Fears for floor
On reading the article about five-a-side football being played in the Tower Ballroom (Gazette, February 21), I was disgusted.
The ballroom is a beautiful place which should be kept for ballroom dancing only.
I have been going in there for almost 50 years and loved to dance there.
In January the ballroom was cleaned and the floor was polished.
Playing football on it will spoil it for dancing.
Surely there is somewhere else this event can be played?
Things have changed in the Tower Ballroom over the last three or four years and I think it has gone worse, not better.
Why do they not return to the policy of one admission price for The Tower? It is too expensive to pay to go into separate parts.
The ballroom used to be full every day, but not any more.
Why not open it at night time and bring back the bands and organ?
Mrs Pat Meakin
In regard to the three Muslim girls who have gone to Syria to join the so-called Islamic State, the rhetoric of choices they have made is powerful at the moment.
I feel they haven’t made adult choices – they are confused teenagers who are struggling with their own identities after being indoctrinated by these sites on the social media.
They didn’t have the capacity to truly understand – they don’t have the life experience.
The ‘road to self-destruction’ they have taken is a tragedy – there will be no going back when reality dawns.
This point should generate some compassion.
I feel tremendous sadness for the cultural shame and moral outrage their parents will suffer from some quarters – surely nothing can ever mend their ‘loss’.
I save my anger towards the people and organisations who run and profit from these social media sites.
Surely someone has the responsibility to vet their content? If not why?
They have played a major part in this tragedy unfolding and yet they seem to evade any sort of punishment.
If we are looking for blame, blame them.
Fracking not the answer
Further to your article about the pro-fracking demonstration in Blackpool (Gazette, February 23), the membership of the combined groups of Frack Free Lancashire respect the right of the Blackpool Fracking for a Better Future group to hold contrary views to ours on fracking.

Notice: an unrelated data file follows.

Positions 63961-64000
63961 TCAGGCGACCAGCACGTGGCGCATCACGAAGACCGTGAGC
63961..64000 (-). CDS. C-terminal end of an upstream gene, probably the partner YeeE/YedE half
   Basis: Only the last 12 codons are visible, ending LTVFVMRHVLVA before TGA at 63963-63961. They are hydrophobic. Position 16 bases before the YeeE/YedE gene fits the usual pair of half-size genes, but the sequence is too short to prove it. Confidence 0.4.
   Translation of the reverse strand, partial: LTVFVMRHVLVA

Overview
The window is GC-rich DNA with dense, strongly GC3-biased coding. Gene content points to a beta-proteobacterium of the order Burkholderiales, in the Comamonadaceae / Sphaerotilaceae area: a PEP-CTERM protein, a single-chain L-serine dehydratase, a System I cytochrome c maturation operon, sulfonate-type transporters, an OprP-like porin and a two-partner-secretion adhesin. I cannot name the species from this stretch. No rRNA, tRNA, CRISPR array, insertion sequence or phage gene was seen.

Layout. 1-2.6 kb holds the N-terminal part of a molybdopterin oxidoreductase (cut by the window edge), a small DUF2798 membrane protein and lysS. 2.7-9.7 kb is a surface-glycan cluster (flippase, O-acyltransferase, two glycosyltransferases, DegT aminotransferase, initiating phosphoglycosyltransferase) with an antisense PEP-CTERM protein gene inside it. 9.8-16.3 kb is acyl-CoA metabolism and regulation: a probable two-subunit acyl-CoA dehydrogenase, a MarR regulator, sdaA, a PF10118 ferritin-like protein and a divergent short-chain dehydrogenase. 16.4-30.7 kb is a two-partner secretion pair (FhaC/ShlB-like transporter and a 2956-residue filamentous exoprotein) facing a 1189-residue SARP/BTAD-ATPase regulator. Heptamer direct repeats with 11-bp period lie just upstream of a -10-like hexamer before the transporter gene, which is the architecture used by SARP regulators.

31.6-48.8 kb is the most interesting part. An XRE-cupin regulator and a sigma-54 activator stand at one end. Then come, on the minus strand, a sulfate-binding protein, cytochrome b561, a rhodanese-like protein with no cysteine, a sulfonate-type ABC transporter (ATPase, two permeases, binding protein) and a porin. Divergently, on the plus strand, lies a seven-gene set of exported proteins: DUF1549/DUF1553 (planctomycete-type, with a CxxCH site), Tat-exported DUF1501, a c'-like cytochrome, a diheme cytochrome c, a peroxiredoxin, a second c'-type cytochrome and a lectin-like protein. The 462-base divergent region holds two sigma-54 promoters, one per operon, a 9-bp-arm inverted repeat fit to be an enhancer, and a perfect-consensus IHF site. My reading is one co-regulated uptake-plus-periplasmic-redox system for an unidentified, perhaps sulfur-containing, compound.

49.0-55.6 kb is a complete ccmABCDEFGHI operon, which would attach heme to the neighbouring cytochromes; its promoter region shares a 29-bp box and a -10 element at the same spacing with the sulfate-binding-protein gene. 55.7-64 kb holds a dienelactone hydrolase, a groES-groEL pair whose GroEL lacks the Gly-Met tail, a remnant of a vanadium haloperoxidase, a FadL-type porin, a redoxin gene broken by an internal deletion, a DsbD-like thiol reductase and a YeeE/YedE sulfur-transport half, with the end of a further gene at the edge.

However, we note that they have not looked at the safety issues because they have assumed that there is a robust regulatory regime.
We have looked in great detail at the proposals and identified from Cuadrilla’s own data that full exploitation of the shale gas under the Fylde could supply total UK demand for less than five years (not the 50 years that industry sound bites in the media have suggested).
And to do so would require the drilling of 4,000 wells which would consume more than 50 million tonnes of water and produce more than 15 million tonnes of hazardous waste.
The Royal Society and Royal Academy of Engineering have produced a list of 10 safety requirements for fracking.
To our knowledge the Government has adopted only one of the RS and RAE recommendations so far.
We also believe that Cuadrilla’s estimate of the jobs to be provided by fracking vastly over-estimates the number that will be available for local people.
We deplore the level of deprivation in Blackpool, but it has complex underlying causes which need to be addressed at the highest levels of Government, not from some pious hope of a few jobs from fracking. If the Blackpool Fracking for a Better Future group is genuinely independent and not an industry stooge, we would welcome a constructive debate when they have done their homework on what fracking would really mean for the Fylde.
The combined membership of Frack Free Lancashire
American health care Not all pay Jack Croysdill is inaccurate in claiming millions of Americans are deprived of healthcare because of poverty (Your Say, February 19).
It is only wealthy patients in America who pay for medical care and hospitalisation, while poor folk are allowed free medical care at all times.
Because of fragmented NHS hospital management, the coalition government needed to bring in agency care on an urgent basis.